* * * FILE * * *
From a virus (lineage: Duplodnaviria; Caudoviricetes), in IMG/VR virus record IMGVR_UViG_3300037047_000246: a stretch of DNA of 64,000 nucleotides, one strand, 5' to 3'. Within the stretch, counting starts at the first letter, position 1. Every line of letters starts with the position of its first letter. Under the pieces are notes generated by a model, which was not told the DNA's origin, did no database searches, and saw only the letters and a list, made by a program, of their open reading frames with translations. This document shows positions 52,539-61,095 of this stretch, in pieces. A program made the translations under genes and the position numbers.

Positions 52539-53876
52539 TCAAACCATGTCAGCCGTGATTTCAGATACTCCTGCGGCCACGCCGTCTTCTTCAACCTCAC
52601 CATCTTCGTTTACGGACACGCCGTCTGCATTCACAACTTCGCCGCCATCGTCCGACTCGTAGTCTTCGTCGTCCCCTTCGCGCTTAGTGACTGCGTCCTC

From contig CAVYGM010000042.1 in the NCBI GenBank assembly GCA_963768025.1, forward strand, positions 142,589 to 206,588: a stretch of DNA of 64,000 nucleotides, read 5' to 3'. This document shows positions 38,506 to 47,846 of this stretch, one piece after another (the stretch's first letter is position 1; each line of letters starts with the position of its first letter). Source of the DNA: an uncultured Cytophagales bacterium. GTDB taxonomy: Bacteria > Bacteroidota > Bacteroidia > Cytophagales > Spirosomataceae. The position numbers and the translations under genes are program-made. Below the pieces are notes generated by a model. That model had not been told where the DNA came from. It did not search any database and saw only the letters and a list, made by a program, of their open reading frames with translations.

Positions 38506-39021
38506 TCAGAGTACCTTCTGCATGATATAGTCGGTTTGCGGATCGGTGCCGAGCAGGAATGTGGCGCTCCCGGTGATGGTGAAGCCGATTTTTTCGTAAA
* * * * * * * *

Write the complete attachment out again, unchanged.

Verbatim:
From a virus (lineage: Duplodnaviria; Caudoviricetes), in IMG/VR virus record IMGVR_UViG_3300037047_000246: a stretch of DNA of 64,000 nucleotides, one strand, 5' to 3'. Within the stretch, counting starts at the first letter, position 1. Every line of letters starts with the position of its first letter. Under the pieces are notes generated by a model, which was not told the DNA's origin, did no database searches, and saw only the letters and a list, made by a program, of their open reading frames with translations. This document shows positions 52,539-61,095 of this stretch, in pieces. A program made the translations under genes and the position numbers.

Positions 52539-53876
52539 TCAAACCATGTCAGCCGTGATTTCAGATACTCCTGCGGCCACGCCGTCTTCTTCAACCTCAC
52601 CATCTTCGTTTACGGACACGCCGTCTGCATTCACAACTTCGCCGCCATCGTCCGACTCGTAGTCTTCGTCGTCCCCTTCGCGCTTAGTGACTGCGTCCTC

From contig CAVYGM010000042.1 in the NCBI GenBank assembly GCA_963768025.1, forward strand, positions 142,589 to 206,588: a stretch of DNA of 64,000 nucleotides, read 5' to 3'. This document shows positions 38,506 to 47,846 of this stretch, one piece after another (the stretch's first letter is position 1; each line of letters starts with the position of its first letter). Source of the DNA: an uncultured Cytophagales bacterium. GTDB taxonomy: Bacteria > Bacteroidota > Bacteroidia > Cytophagales > Spirosomataceae. The position numbers and the translations under genes are program-made. Below the pieces are notes generated by a model. That model had not been told where the DNA came from. It did not search any database and saw only the letters and a list, made by a program, of their open reading frames with translations.

Positions 38506-39021
38506 TCAGAGTACCTTCTGCATGATATAGTCGGTTTGCGGATCGGTGCCGAGCAGGAATGTGGCGCTCCCGGTGATGGTGAAGCCGATTTTTTCGTAAA